The city of Cortez is seeking volunteers for a new youth commission, set to start meeting in late July.
Management intern Peyton Heitzman first proposed the idea of a commission to the City Council in April, describing it as a chance for Cortez teens to learn leadership and civic duty by organizing events and service projects around town.
Since April, the city has been attempting to recruit high school students to serve on the commission through word of mouth and classroom presentations. The group has tentatively scheduled its first meeting for late July, but is still accepting applicants.
Several city governments in Colorado, including Durango, have youth commissions that serve as advisory boards to the City Council and organize one or two big events per year. In April, Heitzman said she envisioned the Cortez commission in a similar role, but on Friday she said much of the details are still up in the air.
“I’m trying to keep my hands off of it and let the students decide what works for them,” she said. “They’re the ones trying to juggle 10 different things at once.”
In May, Heitzman visited Southwest Open School and Montezuma-Cortez High School to give presentations on youth commissions in other towns, and to ask students to sign up for the one in Cortez. She said she didn’t get quite as enthusiastic a response as she’d hoped, since many students appeared to have “summer on their minds,” but she has since received five applications from local teens.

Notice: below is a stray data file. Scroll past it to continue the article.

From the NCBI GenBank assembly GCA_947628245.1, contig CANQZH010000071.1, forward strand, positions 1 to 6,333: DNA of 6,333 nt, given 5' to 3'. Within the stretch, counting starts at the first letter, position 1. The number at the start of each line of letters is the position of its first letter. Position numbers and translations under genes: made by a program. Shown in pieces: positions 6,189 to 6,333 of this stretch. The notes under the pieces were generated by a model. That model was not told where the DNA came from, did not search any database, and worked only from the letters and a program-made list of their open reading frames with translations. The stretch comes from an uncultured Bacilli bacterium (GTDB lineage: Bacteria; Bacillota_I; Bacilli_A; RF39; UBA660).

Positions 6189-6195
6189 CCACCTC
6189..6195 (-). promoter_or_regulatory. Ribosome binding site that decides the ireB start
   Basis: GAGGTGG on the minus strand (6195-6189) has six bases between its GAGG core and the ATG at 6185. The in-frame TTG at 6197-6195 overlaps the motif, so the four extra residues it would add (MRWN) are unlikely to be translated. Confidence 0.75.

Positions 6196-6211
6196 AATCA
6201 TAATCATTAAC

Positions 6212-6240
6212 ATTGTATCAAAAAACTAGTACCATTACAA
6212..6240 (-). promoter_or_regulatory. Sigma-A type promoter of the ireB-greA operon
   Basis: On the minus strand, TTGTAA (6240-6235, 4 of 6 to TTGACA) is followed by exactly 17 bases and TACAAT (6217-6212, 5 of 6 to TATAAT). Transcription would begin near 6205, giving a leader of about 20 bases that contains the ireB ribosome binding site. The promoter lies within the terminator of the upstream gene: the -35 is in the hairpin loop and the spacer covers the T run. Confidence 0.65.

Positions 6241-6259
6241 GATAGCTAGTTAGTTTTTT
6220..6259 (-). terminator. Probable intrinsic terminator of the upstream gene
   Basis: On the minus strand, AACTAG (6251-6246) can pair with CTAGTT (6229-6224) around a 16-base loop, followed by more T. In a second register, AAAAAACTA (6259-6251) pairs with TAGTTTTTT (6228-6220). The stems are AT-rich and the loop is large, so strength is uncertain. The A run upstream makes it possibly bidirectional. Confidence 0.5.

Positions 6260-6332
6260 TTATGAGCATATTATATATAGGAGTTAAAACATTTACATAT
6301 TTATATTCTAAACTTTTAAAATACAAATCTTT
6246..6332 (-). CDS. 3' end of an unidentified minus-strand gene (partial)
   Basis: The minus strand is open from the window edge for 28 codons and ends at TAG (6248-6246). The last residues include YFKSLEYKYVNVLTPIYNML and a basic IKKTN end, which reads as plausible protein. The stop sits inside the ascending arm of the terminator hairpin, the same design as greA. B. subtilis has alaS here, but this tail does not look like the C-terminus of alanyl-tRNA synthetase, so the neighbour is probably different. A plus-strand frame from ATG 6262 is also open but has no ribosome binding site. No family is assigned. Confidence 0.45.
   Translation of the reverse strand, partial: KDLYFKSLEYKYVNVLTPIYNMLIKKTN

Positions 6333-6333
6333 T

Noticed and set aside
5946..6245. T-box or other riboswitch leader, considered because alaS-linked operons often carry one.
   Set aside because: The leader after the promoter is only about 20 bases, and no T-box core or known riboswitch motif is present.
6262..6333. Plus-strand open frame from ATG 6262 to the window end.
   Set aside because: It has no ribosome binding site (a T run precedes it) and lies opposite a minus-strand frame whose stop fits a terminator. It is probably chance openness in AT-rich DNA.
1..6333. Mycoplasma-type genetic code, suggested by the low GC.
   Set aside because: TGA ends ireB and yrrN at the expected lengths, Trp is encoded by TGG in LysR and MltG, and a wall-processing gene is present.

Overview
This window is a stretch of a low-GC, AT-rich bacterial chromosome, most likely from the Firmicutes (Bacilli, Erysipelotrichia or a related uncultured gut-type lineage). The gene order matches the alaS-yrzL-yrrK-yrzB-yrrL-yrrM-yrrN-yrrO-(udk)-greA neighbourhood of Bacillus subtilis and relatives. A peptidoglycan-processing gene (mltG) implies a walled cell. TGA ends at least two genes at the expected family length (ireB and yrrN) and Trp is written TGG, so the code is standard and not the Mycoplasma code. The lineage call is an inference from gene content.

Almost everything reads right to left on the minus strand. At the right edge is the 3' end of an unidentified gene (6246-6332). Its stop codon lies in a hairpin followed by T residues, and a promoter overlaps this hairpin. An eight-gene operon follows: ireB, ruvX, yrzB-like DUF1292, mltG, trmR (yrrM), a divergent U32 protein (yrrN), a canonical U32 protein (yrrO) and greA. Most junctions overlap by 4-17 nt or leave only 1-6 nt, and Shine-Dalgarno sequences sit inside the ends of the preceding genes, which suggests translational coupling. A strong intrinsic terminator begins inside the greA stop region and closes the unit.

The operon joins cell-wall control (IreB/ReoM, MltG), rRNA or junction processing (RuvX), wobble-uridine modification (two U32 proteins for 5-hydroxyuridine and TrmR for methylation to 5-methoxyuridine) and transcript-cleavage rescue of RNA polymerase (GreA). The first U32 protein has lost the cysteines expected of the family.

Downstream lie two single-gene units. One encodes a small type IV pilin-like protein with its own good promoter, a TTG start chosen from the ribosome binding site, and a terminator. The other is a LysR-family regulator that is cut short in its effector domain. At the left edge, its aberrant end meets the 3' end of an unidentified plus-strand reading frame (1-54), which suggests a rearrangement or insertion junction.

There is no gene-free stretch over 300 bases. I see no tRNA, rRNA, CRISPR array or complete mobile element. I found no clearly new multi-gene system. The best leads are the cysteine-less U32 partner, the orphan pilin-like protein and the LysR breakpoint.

The application for the commission doesn’t list many requirements for volunteers, except that they must provide two references. Heitzman said she’s primarily looking for students with a passion for their town.
“We’re looking for students that are interested and passionate about serving the youth in the community,” she said. “And who have the time, of course.”
Fliers that Heitzman brought to several schools and put up on city property advertise the commission as an opportunity for members to learn about city government, make new friends and “bring the youth voice to the city.”
The commission’s first order of business, Heitzman said, will be to establish bylaws and a process for accepting new members. She said she plans for the group to start on its first projects in the 2018-2019 school year.
For now, Heitzman, library employee Alissa Baxter and police officer Jerry Sam will act as liaisons between the youth commission and the city government. The commission’s budget and source of funding also have yet to be determined. Heitzman said she would have more details after the first meeting.
Applications for the youth commission are available at City Hall and on the city of Cortez Facebook page.
This article was reposted on July 3 to correct the qualifications for youth commission volunteers (they do not need to live in Cortez) and the number of staff liaisons on the commission (Heitzman is one of three).